What happens when public officials buy current labor peace by promising things that someone else is supposed to deliver down the road? Nothing good.
The average retirement payout for new retirees in California’s biggest public pension system doubled between 1999 and 2012, according to CalPERS data, and initial monthly payments for one group nearly tripled in that period.
State and local cops and firefighters benefited the most.
In the 14 years covered by the data analyzed by The Sacramento Bee, average first-month pensions to state police and firefighters went from $1,770 to $4,978. California Highway Patrol officers’ first-month retirement payments doubled from $3,633 to $7,418, and local government safety employees’ pensions went from $3,296 to $6,867.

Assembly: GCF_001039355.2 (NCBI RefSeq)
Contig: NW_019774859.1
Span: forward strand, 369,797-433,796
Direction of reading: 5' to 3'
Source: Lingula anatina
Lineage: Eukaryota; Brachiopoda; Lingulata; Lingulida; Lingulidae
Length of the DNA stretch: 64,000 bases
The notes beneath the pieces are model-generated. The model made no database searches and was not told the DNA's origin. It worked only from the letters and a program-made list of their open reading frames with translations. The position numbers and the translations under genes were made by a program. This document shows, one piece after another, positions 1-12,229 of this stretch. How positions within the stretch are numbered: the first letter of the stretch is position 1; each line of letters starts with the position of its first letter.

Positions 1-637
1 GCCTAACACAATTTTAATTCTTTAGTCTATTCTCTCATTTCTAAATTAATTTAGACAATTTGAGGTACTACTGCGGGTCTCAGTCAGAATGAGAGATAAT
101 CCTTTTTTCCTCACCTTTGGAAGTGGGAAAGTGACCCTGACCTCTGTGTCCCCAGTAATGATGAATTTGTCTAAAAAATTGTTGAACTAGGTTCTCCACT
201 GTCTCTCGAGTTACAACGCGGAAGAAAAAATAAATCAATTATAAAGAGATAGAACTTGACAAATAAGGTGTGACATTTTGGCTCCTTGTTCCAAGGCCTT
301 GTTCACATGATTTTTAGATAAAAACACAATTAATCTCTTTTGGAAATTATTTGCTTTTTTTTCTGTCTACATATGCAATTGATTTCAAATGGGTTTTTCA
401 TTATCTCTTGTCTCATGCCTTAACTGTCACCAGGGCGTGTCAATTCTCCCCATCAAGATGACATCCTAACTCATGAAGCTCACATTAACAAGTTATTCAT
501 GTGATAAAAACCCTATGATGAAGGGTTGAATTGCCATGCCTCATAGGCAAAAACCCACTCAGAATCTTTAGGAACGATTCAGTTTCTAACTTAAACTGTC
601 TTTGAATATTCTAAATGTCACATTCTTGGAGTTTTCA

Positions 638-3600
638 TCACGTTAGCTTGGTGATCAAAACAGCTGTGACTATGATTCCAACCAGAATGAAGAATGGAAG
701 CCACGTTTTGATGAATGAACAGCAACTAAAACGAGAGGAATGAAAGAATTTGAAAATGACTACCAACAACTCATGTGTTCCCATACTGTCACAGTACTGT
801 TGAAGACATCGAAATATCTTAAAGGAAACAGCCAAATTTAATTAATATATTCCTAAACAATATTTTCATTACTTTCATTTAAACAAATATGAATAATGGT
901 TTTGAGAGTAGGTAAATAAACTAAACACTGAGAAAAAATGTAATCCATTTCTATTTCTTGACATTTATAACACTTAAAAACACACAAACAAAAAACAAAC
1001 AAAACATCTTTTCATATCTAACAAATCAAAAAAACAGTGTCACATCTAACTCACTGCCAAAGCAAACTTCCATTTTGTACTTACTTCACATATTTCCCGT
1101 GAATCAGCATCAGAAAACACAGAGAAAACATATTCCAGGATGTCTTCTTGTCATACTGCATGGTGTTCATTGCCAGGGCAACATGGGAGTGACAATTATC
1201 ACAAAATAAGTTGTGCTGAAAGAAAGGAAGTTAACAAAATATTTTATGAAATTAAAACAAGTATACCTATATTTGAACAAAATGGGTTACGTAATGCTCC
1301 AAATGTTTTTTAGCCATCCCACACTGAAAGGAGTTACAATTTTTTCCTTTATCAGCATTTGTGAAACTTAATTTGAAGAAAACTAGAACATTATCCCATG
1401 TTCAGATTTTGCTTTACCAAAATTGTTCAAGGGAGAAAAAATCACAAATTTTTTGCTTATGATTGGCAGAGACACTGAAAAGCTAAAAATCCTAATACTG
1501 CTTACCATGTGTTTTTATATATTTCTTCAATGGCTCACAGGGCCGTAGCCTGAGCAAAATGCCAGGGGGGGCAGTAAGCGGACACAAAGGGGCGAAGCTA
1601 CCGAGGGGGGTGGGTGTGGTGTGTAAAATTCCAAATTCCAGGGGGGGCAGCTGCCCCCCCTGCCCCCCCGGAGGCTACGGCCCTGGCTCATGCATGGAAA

The figures from CalPERS’ internal annual reports, obtained by The Bee through a Public Records Act request, show how upgraded pension formulas that became fashionable during the late 1990s and early 2000s amplified the impact of pay raises to boost retirement allowances.
The findings also illustrate the slow-motion impact of pension changes, whether enhancements approved years ago or rollbacks launched this year.
“These numbers indicate the cost of benefits given away a decade ago are finally coming home to roost,” said Dan Pellissier, a pension-reform advocate who tried and failed to put a measure before voters last year to roll back pensions. “We’re finally having to pay the pension piper.”